An Antiquarian's Tale, Issue 159

Clinton Howell Antiques - December 13, 2021 - Issue 159
An Appreciation of English Antique Furniture
A semi biographical journey of my life in the English Decorative Arts
I learned about Blickling Hall from an article about the house in "The Magazine Antiques" some time in the early 1980"s. I think it was photographs of the hedging coupled with the geometric topiary that intrigued me--all extremely formal as you would find in the garden of an English country house dating from the late 16th century. That is what I remember of the photographs, but in fact, the garden has a wide melange of styles from parterres to deep herbaceous borders, a ha-ha (link) a Doric temple and more. In addition, it is a walled garden--a large walled garden which is quite impressive. Furthermore, it includes work by Humphrey Repton, the third in a series (after Kent and Capability Brown) of famous 18th century English landscape gardeners.  (If you are interested in British gardens, a great read is, "The Brother Gardeners: Botany Empire", which is the story of John Bartram of Pennsylvania and his plant collecting that helped transform British gardens.) In any case, Blickling went onto my list of houses to see and I eventually got there, two times as it turns out although I have driven by it dozens of times. It is a really lovely house--I don't say that about a lot of the country houses I go to, but Blickling, and another Norfolk estate I will talk about, Felbrigg-- really feel livable, not at all museum like. Late 16th and early 17th century houses of brick or limestone can be quite grand and although Blickling has a sense of grandeur, it doesn't overwhelm you.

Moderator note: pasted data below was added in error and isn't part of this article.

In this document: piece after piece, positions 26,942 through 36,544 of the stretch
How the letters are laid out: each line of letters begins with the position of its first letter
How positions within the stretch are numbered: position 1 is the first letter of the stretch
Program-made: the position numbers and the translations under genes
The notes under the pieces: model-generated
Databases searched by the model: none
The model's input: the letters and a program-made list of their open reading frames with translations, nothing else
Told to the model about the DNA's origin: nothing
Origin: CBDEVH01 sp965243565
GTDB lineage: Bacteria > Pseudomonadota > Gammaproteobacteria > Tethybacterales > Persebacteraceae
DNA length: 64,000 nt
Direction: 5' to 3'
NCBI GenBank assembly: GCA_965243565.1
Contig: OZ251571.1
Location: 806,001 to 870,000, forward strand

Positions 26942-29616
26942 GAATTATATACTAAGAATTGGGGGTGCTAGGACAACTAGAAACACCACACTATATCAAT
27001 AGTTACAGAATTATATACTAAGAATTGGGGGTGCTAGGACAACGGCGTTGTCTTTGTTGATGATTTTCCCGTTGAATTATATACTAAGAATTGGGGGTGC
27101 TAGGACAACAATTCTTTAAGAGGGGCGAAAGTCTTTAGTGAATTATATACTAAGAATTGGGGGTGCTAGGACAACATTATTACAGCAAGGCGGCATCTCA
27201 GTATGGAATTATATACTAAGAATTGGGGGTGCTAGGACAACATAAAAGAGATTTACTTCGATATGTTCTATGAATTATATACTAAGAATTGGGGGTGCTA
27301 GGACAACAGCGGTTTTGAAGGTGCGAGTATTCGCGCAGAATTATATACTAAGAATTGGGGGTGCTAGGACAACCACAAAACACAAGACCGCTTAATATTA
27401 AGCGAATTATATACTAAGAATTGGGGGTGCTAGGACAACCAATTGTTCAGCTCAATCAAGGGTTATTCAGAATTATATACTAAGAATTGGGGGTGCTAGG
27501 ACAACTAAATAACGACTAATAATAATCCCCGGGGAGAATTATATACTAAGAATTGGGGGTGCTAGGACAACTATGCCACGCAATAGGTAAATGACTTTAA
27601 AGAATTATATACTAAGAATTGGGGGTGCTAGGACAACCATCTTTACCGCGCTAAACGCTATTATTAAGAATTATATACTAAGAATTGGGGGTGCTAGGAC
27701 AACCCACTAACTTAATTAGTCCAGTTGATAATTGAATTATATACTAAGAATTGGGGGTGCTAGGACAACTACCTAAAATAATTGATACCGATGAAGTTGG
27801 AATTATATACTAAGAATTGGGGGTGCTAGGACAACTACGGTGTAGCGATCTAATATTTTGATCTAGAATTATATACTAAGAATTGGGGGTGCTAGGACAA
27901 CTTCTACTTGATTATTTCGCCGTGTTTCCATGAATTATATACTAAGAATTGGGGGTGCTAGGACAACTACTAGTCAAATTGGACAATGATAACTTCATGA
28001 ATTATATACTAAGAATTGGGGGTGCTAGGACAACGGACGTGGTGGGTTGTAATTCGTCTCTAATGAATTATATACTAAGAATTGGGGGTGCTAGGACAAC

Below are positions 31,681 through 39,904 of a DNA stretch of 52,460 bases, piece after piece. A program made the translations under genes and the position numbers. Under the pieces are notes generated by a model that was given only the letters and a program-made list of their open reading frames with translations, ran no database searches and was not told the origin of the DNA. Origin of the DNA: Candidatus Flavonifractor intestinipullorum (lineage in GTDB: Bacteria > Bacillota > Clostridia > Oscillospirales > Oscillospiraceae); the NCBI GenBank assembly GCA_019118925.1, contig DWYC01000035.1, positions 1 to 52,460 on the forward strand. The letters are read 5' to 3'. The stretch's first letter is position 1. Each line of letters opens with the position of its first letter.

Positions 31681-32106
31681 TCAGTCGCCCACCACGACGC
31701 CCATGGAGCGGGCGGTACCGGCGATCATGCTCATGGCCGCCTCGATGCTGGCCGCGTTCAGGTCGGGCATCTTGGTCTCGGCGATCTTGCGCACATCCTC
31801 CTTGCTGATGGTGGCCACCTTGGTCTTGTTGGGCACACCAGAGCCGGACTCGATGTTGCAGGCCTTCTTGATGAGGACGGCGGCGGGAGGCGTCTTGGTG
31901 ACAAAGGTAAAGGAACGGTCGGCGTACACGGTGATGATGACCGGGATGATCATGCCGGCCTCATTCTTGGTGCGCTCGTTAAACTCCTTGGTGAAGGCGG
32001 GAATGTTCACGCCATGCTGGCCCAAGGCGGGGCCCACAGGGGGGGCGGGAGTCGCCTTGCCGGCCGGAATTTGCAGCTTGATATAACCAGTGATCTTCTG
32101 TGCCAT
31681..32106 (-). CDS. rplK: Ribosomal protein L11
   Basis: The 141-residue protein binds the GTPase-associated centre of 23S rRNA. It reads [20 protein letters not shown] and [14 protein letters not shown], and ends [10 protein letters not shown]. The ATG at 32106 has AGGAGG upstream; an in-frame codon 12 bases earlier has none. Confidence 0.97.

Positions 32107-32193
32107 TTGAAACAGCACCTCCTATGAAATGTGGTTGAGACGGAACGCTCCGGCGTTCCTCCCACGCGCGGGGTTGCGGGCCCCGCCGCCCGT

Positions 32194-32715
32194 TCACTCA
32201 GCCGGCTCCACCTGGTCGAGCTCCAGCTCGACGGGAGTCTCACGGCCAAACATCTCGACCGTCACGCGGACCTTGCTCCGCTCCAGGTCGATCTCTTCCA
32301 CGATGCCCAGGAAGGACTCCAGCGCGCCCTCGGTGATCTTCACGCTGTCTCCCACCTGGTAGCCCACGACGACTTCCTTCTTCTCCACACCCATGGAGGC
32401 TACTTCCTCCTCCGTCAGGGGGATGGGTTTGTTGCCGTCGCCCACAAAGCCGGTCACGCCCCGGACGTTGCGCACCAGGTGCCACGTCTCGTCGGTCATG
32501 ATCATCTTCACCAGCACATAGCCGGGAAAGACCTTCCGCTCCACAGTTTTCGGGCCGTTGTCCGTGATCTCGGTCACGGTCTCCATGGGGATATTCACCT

Blickling is not really much of a furniture house, at least for me. Of course, there are pieces of furniture around that I wouldn't say no to, but that is not the primary reason for visiting a country house. If I'm lucky, I can find that one gem that stands out and teaches me something about furniture. All three of the other houses I have visited in Norfolk, which includes Houghton, of course, but also Holkham and Felbrigg, have items that catch my eye. What interests me in the Blickling interior are the fitments, things like the fireplaces and the newel posts on the staircase. There are also some superb 18th century picture frames as well. I went to Blickling last in 2013 with my friend, Pete Bowron, who was the curator at the Museum of Fine Arts, Houston for pre-18th century European paintings at the time. I don't remember his comments about any of the paintings, unfortunately as he is a fount of knowledge and I probably either forgot what he said or he didn't comment. I remember a fair number of historical portraits, but I think we spent more time walking through the garden than doing anything else. Interior fitments are, however, well worth the visit as you can see in the photo of the stair well (link).

Blickling is known, however, for its library. The library is in the long gallery and when I think of other long galleries, none have libraries in them. There are portrait galleries, Montacute House in Somerset has one and so does Longleat in Wiltshire, and then there are emptier galleries like the one at Hardwick Hall. That gallery has a few pieces of furniture, one that I wrote about (an inlaid dining table from the 1570"s) and little else. In Hardwick Hall the long gallery is full of light as the house has many windows, a sign of wealth in the 16th century since glass was so expensive. But the Blickling long gallery is a library with close to 14,000 volumes, some of them, apparently quite rare. I will say that I remembered this library (the other one I recall is Sir Walter Scott's at Abbotsford) although there are plenty of other houses with great libraries that I have forgotten. As always, you can find something fascinating in, or around, an English country house even if it isn't a piece of furniture--my preferences notwithstanding.